We report a new ternary Zn2SnO4 (ZSO) electron-transporting electrode of a CH3NH3PbI3 perovskite solar cell as an alternative to the conventional TiO2 electrode. The ZSO-based perovskite solar cells have been prepared following a conventional procedure known as a sequential (or two-step) process with ZSO compact/mesoscopic layers instead of the conventional TiO2 counterparts, and their solar cell properties have been investigated as a function of the thickness of either the ZSO compact layer or the ZSO mesoscopic layer. The presence of the ZSO compact layer has a negligible influence on the transmittance of the incident light regardless of its thickness, whereas the thickest compact layer blocks the back-electron transfer most efficiently. The open-circuit voltage and fill factor increase with the increasing thickness of the mesoscopic ZSO layer, whereas the short-circuit current density decreases with the increasing thickness except for the thinnest one (∼100 nm). As a result, the device with a 300 nm-thick mesoscopic ZSO layer shows the highest conversion efficiency of 7%. In addition, time-resolved and frequency-resolved measurements reveal that the ZSO-based perovskite solar cell exhibits faster electron transport (∼10 times) and superior charge-collection capability compared to the TiO2-based counterpart with similar thickness and conversion efficiency.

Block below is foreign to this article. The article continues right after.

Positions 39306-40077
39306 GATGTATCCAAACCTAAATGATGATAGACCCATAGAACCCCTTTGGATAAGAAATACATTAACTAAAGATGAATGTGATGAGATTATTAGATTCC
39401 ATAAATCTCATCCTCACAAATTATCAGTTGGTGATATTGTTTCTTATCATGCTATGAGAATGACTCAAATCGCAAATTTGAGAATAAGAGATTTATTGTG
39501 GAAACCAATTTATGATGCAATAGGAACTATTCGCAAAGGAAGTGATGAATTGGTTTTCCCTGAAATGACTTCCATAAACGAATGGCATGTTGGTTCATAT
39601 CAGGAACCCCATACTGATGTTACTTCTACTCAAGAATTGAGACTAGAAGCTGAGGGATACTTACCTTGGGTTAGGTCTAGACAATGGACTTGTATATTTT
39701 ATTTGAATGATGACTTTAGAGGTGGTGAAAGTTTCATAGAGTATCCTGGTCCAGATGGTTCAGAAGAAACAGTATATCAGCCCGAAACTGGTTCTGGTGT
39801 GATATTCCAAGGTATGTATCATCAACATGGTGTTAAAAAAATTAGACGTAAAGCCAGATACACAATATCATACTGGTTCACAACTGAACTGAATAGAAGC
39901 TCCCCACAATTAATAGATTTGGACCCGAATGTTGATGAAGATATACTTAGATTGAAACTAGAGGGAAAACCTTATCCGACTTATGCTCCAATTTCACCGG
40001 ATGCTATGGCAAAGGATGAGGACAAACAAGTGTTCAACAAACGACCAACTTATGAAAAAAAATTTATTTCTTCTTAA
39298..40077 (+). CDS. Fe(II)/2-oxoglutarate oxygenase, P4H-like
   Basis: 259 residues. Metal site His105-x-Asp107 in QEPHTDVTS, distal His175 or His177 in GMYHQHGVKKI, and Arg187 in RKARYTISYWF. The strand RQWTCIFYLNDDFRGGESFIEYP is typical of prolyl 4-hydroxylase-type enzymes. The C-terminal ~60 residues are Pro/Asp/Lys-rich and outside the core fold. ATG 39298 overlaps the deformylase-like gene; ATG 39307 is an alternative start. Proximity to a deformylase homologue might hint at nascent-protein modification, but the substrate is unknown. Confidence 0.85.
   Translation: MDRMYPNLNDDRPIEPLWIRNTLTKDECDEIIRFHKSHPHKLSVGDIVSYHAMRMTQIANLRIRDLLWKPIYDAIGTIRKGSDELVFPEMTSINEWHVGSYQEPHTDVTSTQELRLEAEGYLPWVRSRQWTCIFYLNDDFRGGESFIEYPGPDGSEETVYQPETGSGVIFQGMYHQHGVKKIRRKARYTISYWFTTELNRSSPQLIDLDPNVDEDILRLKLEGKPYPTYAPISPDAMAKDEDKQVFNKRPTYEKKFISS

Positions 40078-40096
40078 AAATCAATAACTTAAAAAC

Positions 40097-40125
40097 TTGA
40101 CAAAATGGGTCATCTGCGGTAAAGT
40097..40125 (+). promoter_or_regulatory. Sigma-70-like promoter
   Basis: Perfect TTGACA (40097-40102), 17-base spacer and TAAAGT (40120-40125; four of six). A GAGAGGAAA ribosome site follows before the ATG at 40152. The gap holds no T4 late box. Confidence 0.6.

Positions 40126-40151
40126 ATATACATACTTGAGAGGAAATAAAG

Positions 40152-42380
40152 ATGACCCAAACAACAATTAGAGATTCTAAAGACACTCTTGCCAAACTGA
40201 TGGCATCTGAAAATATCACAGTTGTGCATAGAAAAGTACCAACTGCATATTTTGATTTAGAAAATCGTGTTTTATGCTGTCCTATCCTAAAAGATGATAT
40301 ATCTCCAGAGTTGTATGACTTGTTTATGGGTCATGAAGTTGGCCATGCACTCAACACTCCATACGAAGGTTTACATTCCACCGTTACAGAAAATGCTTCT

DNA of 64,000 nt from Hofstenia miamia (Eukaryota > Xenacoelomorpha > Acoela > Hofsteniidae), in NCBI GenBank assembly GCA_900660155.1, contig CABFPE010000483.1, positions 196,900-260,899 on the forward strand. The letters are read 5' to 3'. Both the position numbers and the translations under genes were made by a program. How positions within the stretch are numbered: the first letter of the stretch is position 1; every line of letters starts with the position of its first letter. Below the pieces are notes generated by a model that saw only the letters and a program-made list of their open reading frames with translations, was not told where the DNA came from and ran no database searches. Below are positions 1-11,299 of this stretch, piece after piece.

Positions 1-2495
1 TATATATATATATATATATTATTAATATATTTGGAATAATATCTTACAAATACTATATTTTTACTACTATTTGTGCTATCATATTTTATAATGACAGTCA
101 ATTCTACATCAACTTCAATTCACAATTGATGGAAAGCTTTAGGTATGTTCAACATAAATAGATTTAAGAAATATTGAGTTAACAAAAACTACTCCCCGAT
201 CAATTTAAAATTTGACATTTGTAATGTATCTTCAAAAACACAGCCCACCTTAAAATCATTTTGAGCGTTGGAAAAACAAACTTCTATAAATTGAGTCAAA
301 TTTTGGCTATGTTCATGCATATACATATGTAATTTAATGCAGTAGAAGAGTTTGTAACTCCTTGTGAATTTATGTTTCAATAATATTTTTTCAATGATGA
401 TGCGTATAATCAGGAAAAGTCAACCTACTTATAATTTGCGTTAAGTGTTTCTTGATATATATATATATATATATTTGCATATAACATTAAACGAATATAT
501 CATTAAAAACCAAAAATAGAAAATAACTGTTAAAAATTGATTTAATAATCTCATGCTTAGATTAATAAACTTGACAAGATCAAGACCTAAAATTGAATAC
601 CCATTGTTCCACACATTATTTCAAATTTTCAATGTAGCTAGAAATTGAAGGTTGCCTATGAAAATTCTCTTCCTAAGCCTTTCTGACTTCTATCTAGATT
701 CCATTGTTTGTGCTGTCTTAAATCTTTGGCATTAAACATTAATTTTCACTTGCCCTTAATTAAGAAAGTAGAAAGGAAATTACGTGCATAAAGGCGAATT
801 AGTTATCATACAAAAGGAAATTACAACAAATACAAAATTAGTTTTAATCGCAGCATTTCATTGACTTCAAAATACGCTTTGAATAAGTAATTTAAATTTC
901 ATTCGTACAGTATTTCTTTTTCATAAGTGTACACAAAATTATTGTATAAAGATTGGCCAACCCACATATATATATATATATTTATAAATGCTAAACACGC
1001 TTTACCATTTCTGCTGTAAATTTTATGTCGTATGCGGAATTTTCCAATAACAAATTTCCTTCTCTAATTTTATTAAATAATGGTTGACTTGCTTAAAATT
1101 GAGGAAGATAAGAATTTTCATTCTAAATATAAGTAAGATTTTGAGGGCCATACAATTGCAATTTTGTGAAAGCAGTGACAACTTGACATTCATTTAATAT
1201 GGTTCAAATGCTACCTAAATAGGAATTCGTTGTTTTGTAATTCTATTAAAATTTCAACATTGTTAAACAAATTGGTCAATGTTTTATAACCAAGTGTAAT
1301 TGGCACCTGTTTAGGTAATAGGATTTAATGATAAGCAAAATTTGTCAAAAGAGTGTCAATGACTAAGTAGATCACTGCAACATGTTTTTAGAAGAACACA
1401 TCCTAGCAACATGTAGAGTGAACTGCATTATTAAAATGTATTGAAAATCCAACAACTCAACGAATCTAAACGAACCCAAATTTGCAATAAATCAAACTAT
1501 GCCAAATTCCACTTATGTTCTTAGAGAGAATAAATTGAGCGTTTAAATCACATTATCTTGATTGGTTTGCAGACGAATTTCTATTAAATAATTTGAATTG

ASJC Scopus subject areas
- Electronic, Optical and Magnetic Materials
- Physical and Theoretical Chemistry
- Surfaces, Coatings and Films